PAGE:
“However, given the current energy crisis with all its uncertainties, a lurch into growth or contraction is possible. This could be driven by changes in global economic activity, weather conditions, fuel prices or government policies — among many other potential variables,” the agency says in a coal-focused report.
In the coming years, coal demand is forecast to fall in advanced economies as renewables increasingly displace it for electricity generation. However, emerging and developing economies in Asia are set to increase coal use to help power their economic growth, even as they add more renewables, according to the IEA.
“The world is close to a peak in fossil fuel use, with coal set to be the first to decline, but we are not there yet,” said Keisuke Sadamori, the IEA’s director of energy markets and security, at the end of 2022.
“Coal demand is stubborn and will likely reach an all-time high this year, pushing up global emissions. At the same time, there are many signs that today’s crisis is accelerating the deployment of renewables, energy efficiency and heat pumps — and this will moderate coal demand in the coming years. Government policies will be key to ensuring a secure and sustainable path forward.”
India is expected to see the largest increase in coal demand, followed by the EU at 6 percent and China at 0.4 percent.
In terms of prices, the Australian Office of the Chief Economist is expecting the recent decline in thermal coal prices to continue as factors behind the record price surge of mid-2022 continue to unwind.
“Thermal coal prices remain elevated amidst ongoing weather disruptions and issues with access to finance/insurance,” the organization said. “As weather conditions normalize, the Newcastle benchmark price (6,000 kcal) is forecast to fall from an average of US$360 a tonne in 2022, to around US$200 in 2024 (still well above historical averages).”
Similarly, thermal coal prices should fall sharply by the end of this year to the lowest level since the war in Ukraine began. “This decline will be driven by softer demand growth arising from a slowing global economy,” analysts at FocusEconomics said.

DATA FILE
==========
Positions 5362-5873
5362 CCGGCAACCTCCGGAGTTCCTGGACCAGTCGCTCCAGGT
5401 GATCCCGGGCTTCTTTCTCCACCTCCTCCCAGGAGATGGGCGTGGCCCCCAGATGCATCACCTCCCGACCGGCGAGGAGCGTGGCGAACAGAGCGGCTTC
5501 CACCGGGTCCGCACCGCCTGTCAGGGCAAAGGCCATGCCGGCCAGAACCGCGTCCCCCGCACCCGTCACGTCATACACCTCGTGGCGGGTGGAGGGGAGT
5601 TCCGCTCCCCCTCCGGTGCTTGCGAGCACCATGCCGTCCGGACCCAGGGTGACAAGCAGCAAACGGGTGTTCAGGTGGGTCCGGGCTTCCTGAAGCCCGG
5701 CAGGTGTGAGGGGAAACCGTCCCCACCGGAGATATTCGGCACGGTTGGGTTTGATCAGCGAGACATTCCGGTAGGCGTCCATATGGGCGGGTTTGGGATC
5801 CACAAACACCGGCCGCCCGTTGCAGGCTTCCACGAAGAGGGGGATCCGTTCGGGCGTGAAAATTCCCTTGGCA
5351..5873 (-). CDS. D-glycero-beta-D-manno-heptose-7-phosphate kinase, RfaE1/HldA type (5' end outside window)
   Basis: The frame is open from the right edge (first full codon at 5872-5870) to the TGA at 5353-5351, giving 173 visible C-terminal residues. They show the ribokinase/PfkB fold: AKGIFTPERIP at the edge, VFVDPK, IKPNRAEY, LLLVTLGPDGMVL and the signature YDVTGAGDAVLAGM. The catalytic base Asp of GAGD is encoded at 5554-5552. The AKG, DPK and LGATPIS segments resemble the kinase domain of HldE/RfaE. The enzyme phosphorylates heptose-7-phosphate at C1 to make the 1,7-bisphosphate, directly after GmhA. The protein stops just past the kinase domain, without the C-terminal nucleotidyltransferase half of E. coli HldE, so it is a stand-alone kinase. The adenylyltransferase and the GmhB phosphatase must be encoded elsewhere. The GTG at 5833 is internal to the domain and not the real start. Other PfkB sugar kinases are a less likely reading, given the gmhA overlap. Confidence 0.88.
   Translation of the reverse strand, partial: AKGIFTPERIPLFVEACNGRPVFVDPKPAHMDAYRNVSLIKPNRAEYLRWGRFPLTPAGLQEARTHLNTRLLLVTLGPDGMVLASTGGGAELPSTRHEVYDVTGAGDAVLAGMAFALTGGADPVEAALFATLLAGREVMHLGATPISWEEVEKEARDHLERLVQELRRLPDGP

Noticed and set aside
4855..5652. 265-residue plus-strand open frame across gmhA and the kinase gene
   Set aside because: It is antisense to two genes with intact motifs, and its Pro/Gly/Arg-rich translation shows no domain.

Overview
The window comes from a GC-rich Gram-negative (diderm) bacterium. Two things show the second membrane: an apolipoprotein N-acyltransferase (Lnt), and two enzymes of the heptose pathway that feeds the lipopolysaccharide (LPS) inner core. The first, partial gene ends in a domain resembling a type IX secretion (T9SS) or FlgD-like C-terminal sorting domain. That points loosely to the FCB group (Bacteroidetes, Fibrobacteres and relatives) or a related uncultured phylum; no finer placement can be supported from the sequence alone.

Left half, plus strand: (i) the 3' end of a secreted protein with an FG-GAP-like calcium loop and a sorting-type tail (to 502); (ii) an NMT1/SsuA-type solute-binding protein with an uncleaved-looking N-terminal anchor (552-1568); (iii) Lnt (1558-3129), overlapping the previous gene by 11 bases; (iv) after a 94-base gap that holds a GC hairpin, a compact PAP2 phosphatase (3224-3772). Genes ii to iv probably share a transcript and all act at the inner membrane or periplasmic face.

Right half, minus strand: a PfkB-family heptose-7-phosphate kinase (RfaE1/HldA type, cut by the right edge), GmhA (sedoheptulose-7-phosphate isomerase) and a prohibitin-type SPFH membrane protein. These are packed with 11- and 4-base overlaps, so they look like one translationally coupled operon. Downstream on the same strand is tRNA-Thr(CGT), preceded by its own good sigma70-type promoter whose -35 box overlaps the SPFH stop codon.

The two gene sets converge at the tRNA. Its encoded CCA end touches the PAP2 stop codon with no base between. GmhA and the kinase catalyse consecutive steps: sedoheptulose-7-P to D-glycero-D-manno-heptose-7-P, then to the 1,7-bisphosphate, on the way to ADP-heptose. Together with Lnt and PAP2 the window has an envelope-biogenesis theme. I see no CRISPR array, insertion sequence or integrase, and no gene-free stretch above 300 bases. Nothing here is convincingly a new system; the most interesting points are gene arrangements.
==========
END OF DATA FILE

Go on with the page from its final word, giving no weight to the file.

Investors interested in coal should keep an eye on factors such as the effect of sanctions on Russian energy, a potential end to China’s unofficial ban on Australian coal, the Australian government’s climate change policy and more heavy rain in Australia.
The story is similar for metallurgical coal prices, according to FocusEconomics, as prices are seen easing further in 2023.
“The market is oversupplied and will remain so in the medium term,” the firm’s analysts said. “Australian output should pick up as meteorological disruptions ease, while demand will be knocked by slowing global growth.”
Key risks to the outlook include additional extreme weather events, thermal coal prices, green transition policies, disruptions arising from the spread of COVID-19 in China and the effect of sanctions on Russia.
The Office of the Chief Economist is also expecting coking coal prices to correct in the near term.
“While metallurgical coal prices have lifted in recent months, it is not expected that this rise will be sustained for long,” it said in its December report. “The lift was largely driven by temporary supply disruptions as opposed to market fundamentals, and demand remains relatively constrained with global steelmaking output likely facing a period of softness.”
Prices for Australian hard coking coal are expected to decrease from US$377 per MT in 2022 to around US$230 in 2024.